for marking of negation in American Sign Language involves both a
segmental and a suprasegmental dimension (research by Bridget
Copley). I.e., the marking of negation in ASL would not take place
solely through negation , but rather be similar to the phenomena I
mentioned of Kuot and Papiamentu.

Ton van der Wouden refers to another publication in which the claim is
made that such languages do not exist: John Payne: Negation, in
Timothy Shopen (ed.) Language Typology and Syntactic Description,
Cambridge University Press 1985, 197-242. He also discusses the
counter-evidence from a sign language, in this case the Sign Language
of the Netherlands (Nederlandse Gebarentaal). He notes that the
negative morpheme is obligatorily accompanied by a specific facial
expression. The data and analysis come from the PhD diss of Jane
Coerts (Nonmanual grammatical markers. An analysis of interrogatives,
negations and topicalisations in Sign Language of the Netherlands,
Amsterdam 1992). He says that Jane Coerts argues that the facial
encoding of negation marks the scope of the negation.

Bencie Woll and Roland Pfau give more information on negation in sign
languages. Pfau: ''In signed languages, prosody is (often) marked by a
non-manual modification, that is, by facial expressions and/or head
movements. In DGS it is possible to negate a sentence by adding a
side-to-side headshake which is realized simultaneously with the verb
sign.'' Bencie Woll claims that negation can be expressed exclusively
non-manually or prosodically in sign languages: ''As far as I know, all
sign languages use intonational marking of negation (i.e. marked by
non-manual features such as head movement, eyebrow position,
etc.). These may co-occur with segmental negation markers
(e.g. NOTHING, NOT, NEVER, NOT-YET) or occur on their own. There is a
substantial literature in the sign linguistics field on this topic. I
have a PhD student who is currently researching negation in Greek Sign
Language , , and there is an on-going typology
study of sign languages, directed by Ulrike Zeshan
which has included a study of negation
across a large number of sign languages.''

(ii)
Bruce Connel reports that: ''marking of negation by means of tonal
alternation occurs in Mambila, a Bantoid language spoken in Cameroon
and Nigeria. In Ba-Mambila, which has four lexical tones (1 - 4 =
High to Low, verbs with inherent tone 2 or 2-1 take tone 1 in the
negative, while verbs with inherent tone 3, 3-1, or 3-4, all take tone
4 in the negative. It seems to me it is not uncommon in Benue-Congo
(and perhaps also elsewhere in Niger-Congo) for marking of negation to
be done tonally, either accompanied by segmental marking or not,
though I don't have other exx readily to hand.''

Elke Hentschel: ''one of the languages you're looking for is Kele
(Bantu, Central Africa). There is an example in Carrington, John
F. (1949): Talking Drums of Africa. Oxford: Alden Press, on p. 19:
ayeke (high-low-low): 'let him come' ayeke (high-high-low): 'don't let
him come' and an anecdote of someone unintentionally praying 'may Thy
Kingdom not come, may Thy will not be done' etc.''

Roland Pfau also presents evidence of prosodic marking of negation in
African tone languages: he writes that in a survey of the literature,
in which he looked for evidence of prosodic marking of negation, he
''only came across three spoken languages in which negation is
expressed by a prosodic modification alone: Ga, spoken in Ghana (but
only in the past tense); Ogbru, spoken in the Sothern Ivory Coast
(only with monosyllabic verbs due to a tonal constraint); and Nanai
(see below). Similarly, Michael Becker writes that ''in many Bantu
languages, negated verbs have various effects on prosodic phrasing.''

George Huttar: ''In Ndyuka, a creole of Suriname, positive vs. negative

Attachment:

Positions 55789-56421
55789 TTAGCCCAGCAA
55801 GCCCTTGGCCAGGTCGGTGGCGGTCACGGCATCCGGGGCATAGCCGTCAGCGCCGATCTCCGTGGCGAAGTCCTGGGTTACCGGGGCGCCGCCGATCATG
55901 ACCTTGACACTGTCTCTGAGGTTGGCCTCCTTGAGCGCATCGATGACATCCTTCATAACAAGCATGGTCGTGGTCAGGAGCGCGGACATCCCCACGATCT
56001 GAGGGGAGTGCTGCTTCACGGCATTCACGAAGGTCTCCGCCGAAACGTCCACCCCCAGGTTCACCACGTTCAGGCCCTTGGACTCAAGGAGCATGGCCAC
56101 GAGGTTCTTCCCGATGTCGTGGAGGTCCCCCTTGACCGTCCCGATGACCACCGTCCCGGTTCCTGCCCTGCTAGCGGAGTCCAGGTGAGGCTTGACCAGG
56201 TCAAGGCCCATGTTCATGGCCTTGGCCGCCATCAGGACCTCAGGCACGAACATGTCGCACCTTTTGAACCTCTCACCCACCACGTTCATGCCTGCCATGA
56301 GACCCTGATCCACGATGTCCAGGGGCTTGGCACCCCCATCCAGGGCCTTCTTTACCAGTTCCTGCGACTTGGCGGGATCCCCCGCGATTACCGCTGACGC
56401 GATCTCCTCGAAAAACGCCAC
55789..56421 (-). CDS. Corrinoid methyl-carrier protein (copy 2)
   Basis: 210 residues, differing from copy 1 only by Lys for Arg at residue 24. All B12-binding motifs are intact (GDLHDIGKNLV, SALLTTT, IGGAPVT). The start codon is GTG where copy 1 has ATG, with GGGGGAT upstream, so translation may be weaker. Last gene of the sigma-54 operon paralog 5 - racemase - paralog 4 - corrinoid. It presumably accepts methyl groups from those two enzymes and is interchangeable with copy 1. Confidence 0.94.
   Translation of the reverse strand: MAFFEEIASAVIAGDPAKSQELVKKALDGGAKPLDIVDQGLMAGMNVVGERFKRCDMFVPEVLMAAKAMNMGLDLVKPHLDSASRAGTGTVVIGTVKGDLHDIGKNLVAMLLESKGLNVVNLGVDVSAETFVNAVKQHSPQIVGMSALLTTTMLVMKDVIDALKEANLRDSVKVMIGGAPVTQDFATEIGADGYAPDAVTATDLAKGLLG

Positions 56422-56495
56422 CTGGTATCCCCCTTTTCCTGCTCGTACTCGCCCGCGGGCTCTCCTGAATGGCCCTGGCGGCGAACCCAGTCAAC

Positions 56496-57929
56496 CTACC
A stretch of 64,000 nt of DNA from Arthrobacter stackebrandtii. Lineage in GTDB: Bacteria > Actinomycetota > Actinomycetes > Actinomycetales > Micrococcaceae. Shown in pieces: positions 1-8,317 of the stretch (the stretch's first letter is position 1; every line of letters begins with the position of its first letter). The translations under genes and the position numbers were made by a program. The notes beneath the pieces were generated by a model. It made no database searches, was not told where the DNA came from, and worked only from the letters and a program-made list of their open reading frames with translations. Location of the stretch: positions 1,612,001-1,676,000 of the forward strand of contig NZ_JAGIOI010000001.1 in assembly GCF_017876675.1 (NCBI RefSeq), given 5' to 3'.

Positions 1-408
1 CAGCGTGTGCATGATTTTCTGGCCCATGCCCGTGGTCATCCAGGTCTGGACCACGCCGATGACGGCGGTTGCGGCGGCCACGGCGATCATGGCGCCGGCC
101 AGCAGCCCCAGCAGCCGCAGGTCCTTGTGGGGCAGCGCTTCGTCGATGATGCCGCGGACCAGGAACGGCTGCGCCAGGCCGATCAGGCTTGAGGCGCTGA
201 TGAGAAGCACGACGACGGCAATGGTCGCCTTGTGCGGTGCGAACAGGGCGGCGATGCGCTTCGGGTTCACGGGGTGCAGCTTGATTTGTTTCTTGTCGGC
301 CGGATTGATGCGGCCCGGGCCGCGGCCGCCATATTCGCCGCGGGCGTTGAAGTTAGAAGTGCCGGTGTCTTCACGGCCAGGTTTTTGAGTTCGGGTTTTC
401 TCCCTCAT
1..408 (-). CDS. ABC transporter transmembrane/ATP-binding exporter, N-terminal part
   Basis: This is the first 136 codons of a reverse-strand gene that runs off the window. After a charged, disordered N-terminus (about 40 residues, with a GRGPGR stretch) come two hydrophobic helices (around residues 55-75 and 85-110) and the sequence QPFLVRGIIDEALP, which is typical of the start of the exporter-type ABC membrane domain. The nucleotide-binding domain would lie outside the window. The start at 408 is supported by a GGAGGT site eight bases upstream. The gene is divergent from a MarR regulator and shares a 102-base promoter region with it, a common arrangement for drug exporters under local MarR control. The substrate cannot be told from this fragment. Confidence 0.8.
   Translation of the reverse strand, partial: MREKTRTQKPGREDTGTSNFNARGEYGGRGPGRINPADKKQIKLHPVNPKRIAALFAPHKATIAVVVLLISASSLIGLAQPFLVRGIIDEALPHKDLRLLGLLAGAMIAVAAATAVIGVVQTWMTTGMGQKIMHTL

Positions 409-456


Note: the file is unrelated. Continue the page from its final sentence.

is indicated by high vs. low tone respectively, with no segmental
difference--but only for the copula _na_: Mi na gaanman. 'I am
chief.' (low tone on _na_) Mi na gaanman. 'I am not chief.' (high
tone on _na_) See George Huttar and Mary Huttar, 1994, _Ndyuka_
(London: Routledge), p. 134.''

Janet Bing: ''In Liberian Krahn negation is marked with a high tone
only. There are examples sentences (39)-(42) in the following
article. 1993 Janet Bing and John Duitsman. Postpositions and the
Valency Marker in Krahn: Monosemy Versus Polysemy. Journal of West
African Languages. 23 (1) pp. 91-104.'' I do not know if this a tone
language - given it's geographical position, it may well be, and that
would make it a case of morphological tone.

(iii)
Both Remy Viredaz and Michael Becker argue that the expression of
negation has a prosodic component in English: ''Even in English
negation is sometimes expressed by intonation. The mini-sentences
Pronoun + Auxiliary Verb (positive or negative) like ''I do'', ''I don't''
seem to have high tone on the positive verb and low or low-falling
tone on the negated verb. The fact may pass unnoticed in general, so I
do not know if it's general. With ''I can'' and ''I can't'' in American
pronunciation, the final plosive and the shortening are certainly not
always very distinct so you will almost have an minimal pair. I
remember that during a stay in Britain I once answered ''I can'' with
unvoluntary low tone on ''can'', and I was answered back: ''You can, or
you can't?!'' with the respective high and low tones on the verbs (and
that British dark long a, though the person may have thought that I
used the American ? in can't, too). That tends to mean that tone, in
such a case, is even more important than the phonemic distinction.
... The one-word sentences Yes and No probably have those high and
low tones, too, but I have not had the opportunity to check this.''
The issue of the expression of negation in English intonation was also
raised by Michael Bernstein. He notes that this is exactly what
happens in sarcasm.

David Gil: ''In Jakarta Indonesian, (almost) exclusively with the verb
_tahu_ ''know'', a specific intonation contour can be used as the sole
marker of negation, in place of the usual overt segmental negative
marker. The intonation contour involves low tone and lengthening of
the penultimate syllable followed by a short high-tone final syllable.
I once heard a speaker using the same construction with another verb,
_mau_ ''want'', to mean ''not want''.''